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The Killers – Battle Born


The neon lights are still there, so too is the lure of a “transient town”, and the many fabled characters who reside in the Silver State. The Killers are back with their fourth studio album, and Battle Born is their call to bear arms – open arms, embracing both folly and fear. From the start of epic opener, Flesh & Bone, the Killers set up what’s to come on this offering – much reflection and digging deep to find those things, those experiences that define a life.

“What are you afraid of, and what are you made of?” Brandon Flowers asks in the opening track, a theme of mettle-testing echoed further on in songs like From Here on Out and Carry Me Home. Redemption, grace, forgiveness – grand subjects the Killers are known for mining to find the universal experience in an individual one. Albeit a unique one. Flowers’ life as frontman for a world-renowned band, with his family of four left behind at home, makes for searing subject matter on tracks like the single Runaways.

With his voice sounding better – more resilient, more powerful – than ever, Flowers channels the advice and the anecdotes that come through Mark Stoermer’s bass, Robbie (ahem, Ronnie) Vanucci’s drums and Dave Koening’s anthemic guitar.

Much has been made of the hallmarks of each of the Killers’ career defining albums – from debut Hot Fuss’ 80s-style new wave, the homage Sam’s Town paid to Springsteen, to the shiny dance-pop sprinkled over Day & Age.  In a sense, elements of these albums  combine here to form the grandiose sounds of Battle Born. Coming after a hiatus, during which the band members all explored side projects, the record was made in the studio of the same name, with an array of producers, some of whom the band has worked with before, like Steve Lillywhite and Damien Taylor, on previous albums, both solo and as a group.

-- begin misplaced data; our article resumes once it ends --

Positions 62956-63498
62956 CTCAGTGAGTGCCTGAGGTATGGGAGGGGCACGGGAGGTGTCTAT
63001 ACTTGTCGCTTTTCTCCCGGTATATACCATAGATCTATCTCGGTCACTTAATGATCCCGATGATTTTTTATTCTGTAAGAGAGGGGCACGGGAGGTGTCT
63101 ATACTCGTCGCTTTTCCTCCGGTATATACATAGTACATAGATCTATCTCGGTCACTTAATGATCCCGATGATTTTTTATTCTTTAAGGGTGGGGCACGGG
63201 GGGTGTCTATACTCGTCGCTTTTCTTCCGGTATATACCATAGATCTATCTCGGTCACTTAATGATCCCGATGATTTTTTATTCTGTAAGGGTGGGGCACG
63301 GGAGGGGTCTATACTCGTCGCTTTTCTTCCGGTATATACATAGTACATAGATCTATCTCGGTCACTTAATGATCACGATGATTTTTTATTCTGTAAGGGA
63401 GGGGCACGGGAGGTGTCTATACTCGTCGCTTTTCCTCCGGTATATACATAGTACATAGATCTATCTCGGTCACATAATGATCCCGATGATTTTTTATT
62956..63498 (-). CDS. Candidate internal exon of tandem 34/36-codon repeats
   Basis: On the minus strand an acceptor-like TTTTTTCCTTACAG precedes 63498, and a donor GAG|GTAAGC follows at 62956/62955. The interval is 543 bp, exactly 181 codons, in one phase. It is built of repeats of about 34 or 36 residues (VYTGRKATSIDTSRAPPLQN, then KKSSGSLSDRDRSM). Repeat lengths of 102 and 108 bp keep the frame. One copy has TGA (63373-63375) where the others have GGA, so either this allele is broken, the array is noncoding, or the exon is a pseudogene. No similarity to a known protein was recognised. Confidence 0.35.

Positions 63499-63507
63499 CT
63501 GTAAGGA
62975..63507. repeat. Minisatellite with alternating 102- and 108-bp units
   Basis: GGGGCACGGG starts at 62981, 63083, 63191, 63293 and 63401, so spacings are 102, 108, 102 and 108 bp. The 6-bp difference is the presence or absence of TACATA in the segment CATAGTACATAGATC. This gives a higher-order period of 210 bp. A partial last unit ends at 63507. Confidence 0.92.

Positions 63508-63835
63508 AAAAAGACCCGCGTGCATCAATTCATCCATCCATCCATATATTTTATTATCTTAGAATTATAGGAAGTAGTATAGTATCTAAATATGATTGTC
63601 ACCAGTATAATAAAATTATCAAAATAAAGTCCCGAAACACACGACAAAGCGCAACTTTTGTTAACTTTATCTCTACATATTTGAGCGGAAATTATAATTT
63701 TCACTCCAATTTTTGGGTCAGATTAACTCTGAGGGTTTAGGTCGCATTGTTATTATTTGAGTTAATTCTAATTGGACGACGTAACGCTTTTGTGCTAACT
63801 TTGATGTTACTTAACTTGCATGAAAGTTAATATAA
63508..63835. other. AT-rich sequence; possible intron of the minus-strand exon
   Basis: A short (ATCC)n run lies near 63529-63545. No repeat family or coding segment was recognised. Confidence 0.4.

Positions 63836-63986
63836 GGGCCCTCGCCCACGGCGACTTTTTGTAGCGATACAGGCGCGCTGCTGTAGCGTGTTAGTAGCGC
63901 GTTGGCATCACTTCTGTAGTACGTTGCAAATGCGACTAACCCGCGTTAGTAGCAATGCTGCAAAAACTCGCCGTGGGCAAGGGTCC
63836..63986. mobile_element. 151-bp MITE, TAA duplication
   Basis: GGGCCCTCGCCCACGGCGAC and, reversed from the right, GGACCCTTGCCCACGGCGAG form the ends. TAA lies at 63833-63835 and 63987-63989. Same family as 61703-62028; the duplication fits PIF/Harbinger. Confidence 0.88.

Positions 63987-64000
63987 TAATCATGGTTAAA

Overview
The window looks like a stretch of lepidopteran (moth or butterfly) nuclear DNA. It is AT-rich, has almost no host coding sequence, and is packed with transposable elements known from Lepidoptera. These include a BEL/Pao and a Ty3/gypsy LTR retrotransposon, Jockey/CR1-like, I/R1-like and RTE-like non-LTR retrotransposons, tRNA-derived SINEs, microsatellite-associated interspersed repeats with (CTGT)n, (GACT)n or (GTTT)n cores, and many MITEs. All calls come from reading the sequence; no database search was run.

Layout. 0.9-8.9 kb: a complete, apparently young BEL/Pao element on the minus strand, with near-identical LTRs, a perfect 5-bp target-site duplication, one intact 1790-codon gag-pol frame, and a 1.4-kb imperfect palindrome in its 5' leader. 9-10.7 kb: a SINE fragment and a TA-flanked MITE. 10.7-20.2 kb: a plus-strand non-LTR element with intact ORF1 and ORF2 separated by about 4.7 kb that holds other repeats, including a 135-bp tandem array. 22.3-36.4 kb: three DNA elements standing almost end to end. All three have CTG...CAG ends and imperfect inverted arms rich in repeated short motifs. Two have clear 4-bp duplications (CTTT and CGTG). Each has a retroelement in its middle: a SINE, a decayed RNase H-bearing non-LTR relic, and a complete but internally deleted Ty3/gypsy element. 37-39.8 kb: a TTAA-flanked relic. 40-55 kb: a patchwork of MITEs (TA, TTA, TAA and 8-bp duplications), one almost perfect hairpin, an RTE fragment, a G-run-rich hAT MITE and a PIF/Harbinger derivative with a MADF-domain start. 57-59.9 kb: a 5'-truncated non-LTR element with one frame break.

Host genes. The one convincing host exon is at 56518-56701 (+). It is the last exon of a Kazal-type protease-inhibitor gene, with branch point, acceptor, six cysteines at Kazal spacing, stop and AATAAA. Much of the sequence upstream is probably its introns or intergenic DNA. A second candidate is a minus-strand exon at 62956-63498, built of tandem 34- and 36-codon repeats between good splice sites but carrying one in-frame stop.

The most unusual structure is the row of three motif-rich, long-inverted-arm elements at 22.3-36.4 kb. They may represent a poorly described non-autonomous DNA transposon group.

In an interview with Rolling Stone, the Killers said the title Battle Born comes from an unofficial nickname for their home state. “In a sense, all Americans are battle-born,” Flowers said. “Our ancestors came here for something better.” This album tells stories of fighting and winning, and fighting and not winning, yet staying strong in the defeat.
Flowers has spoken of how he honed his songwriting skills, and for that, there are gems to be found in encouraging lines such as “rise up like the sun, labour ’til the work is done.”

Battle Born is out on iTunes now.


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